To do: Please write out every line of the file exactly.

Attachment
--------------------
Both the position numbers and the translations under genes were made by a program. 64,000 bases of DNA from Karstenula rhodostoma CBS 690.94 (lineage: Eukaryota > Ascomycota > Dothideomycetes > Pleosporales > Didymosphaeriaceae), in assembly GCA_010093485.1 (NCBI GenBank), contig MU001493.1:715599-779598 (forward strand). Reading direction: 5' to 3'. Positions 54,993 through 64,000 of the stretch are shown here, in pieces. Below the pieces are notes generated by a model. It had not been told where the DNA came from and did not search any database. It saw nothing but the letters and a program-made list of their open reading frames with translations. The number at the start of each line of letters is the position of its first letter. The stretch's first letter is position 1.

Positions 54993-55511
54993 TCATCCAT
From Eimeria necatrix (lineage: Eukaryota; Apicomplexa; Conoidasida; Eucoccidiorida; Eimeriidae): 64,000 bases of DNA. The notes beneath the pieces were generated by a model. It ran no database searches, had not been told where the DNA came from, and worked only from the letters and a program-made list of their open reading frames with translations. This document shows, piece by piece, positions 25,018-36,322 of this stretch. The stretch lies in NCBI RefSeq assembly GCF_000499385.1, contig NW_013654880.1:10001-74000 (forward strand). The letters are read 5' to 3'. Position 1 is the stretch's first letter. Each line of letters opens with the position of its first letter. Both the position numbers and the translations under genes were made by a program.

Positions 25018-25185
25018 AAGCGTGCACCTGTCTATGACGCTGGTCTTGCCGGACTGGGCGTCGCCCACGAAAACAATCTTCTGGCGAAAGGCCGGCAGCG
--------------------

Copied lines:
Both the position numbers and the translations under genes were made by a program. 64,000 bases of DNA from Karstenula rhodostoma CBS 690.94 (lineage: Eukaryota > Ascomycota > Dothideomycetes > Pleosporales > Didymosphaeriaceae), in assembly GCA_010093485.1 (NCBI GenBank), contig MU001493.1:715599-779598 (forward strand). Reading direction: 5' to 3'. Positions 54,993 through 64,000 of the stretch are shown here, in pieces. Below the pieces are notes generated by a model. It had not been told where the DNA came from and did not search any database. It saw nothing but the letters and a program-made list of their open reading frames with translations. The number at the start of each line of letters is the position of its first letter. The stretch's first letter is position 1.

Positions 54993-55511
54993 TCATCCAT
From Eimeria necatrix (lineage: Eukaryota; Apicomplexa; Conoidasida; Eucoccidiorida; Eimeriidae): 64,000 bases of DNA. The notes beneath the pieces were generated by a model. It ran no database searches, had not been told where the DNA came from, and worked only from the letters and a program-made list of their open reading frames with translations. This document shows, piece by piece, positions 25,018-36,322 of this stretch. The stretch lies in NCBI RefSeq assembly GCF_000499385.1, contig NW_013654880.1:10001-74000 (forward strand). The letters are read 5' to 3'. Position 1 is the stretch's first letter. Each line of letters opens with the position of its first letter. Both the position numbers and the translations under genes were made by a program.

Positions 25018-25185
25018 AAGCGTGCACCTGTCTATGACGCTGGTCTTGCCGGACTGGGCGTCGCCCACGAAAACAATCTTCTGGCGAAAGGCCGGCAGCG